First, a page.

US Christians call 'payday loans' sinful, survey finds

People who identify themselves as Christians in 30 U.S. states - from Alabama to Wyoming - say it's a sin to lend money to someone who can't afford to pay it back.

Payday loans came under fire last year in the United Kingdom when they were condemned by the spiritual leader of the Church of England, Archbishop Justin Welby and now they are coming under fire in the United States.

Most of them want the government to protect consumers from loans with excessive interest.

Still, one in 6 Christians has taken out a high-interest payday loan, while few of their fellow believers know how such loans work or look to the Bible for guidance about fair lending.

These are among the findings of a new online survey of Christians' views of payday lending from LifeWay Research.

The Nashville-based research firm surveyed 1,000 self-identified Christians in 30 states, each of which has little or no regulation of payday loans.

Scott McConnell, vice president of LifeWay Research, said most Christians find payday loans impractical and morally questionable and many seem unaware the Bible addresses lending practices.

"Ask people if charging high interest is wrong, and they'll say yes," McConnell said. "They forget the Bible calls it 'usury' and condemns it as sinful."

A typical two-week payday loan charges the equivalent of a 400 percent APR (annual percentage rate), the Consumer Finance Protection Bureau (CFPB), a U.S. federal government agency tasked with consumer protection in the financial sector.

The survey, conducted Feb. 5-17, was sponsored by Faith for Just Lending, a national coalition of diverse and nonpartisan faith leaders opposed to predatory loans.

Among its key findings:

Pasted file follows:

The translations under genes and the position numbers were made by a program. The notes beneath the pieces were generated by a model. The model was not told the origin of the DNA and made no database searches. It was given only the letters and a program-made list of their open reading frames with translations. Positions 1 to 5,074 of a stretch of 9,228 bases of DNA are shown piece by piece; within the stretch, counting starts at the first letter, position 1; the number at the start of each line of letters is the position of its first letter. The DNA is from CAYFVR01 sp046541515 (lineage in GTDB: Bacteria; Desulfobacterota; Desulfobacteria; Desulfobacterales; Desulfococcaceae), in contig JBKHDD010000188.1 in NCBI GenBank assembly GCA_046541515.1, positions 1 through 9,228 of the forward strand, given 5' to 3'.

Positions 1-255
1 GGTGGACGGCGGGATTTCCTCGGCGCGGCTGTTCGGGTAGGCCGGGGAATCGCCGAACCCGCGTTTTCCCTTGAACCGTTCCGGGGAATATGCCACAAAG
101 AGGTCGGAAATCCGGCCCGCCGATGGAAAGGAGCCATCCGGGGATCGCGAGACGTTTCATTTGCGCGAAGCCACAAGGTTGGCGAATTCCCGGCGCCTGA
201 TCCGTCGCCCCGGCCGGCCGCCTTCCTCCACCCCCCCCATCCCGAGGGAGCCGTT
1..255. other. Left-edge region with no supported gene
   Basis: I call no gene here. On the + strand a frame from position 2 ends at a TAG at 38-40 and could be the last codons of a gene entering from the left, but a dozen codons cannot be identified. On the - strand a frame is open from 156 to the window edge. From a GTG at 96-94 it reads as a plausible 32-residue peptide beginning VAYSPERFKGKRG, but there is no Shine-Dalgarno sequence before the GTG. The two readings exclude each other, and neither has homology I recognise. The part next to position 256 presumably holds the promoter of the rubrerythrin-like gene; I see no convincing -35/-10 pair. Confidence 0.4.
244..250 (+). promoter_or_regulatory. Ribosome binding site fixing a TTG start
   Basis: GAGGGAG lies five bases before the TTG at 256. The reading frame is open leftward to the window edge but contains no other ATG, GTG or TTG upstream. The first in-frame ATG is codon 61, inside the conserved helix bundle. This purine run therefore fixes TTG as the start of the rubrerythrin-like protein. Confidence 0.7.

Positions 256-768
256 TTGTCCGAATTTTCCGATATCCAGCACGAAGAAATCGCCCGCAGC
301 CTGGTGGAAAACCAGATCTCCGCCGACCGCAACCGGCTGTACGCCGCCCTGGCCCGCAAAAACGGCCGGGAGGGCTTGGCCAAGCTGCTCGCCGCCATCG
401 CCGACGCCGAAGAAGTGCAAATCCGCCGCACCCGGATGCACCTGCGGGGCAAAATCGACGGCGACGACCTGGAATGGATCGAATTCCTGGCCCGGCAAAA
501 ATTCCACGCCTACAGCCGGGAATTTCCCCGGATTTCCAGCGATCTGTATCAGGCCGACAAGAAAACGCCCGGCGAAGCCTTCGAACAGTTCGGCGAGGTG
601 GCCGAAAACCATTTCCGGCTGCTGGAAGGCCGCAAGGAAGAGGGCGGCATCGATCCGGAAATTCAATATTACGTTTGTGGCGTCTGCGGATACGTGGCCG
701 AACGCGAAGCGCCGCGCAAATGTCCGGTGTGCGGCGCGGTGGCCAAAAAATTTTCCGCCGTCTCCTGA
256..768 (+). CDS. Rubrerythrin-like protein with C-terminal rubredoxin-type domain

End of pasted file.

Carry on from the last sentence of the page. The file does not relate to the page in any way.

● Christians are no strangers to payday loans. Overall, 17 percent of them have taken payday loans - 20 percent of Protestants and 12 percent of Catholics. Half of African-American Christians (49 percent) and a quarter of Hispanic Christians (24 percent) say they've taken out a payday loan.

● Most believe taking advantage of borrowers is sinful. But few say payday loans are immoral. Three-quarters (77 percent) of Christians say it's sinful to lend money in a way that harms the borrower financially. They also describe payday loans as "expensive" (62 percent), "harmful" (37 percent) and "predatory" (33 percent). Still, more Christians say such loans are "helpful" (16 percent) than "immoral" (11 percent).

● About half (55 percent) say the "maximum reasonable" annual percentage rate (APR) for loans should be 18 percent or less. That includes 37 percent who say APR should be capped at 12 percent interest or less and another 18 percent who want to see a cap at 18 percent interest. Five percent say interest should be capped at 36 percent.

● Few Christians see a connection between faith and fair lending. Nine percent say the Bible has the most influence on how they view lending practices. That's less than the news media (14 percent) but more than their church (1 percent). Politicians (1 percent) and national Christian leaders (less than 1 percent) have little influence on the issue of fair lending.

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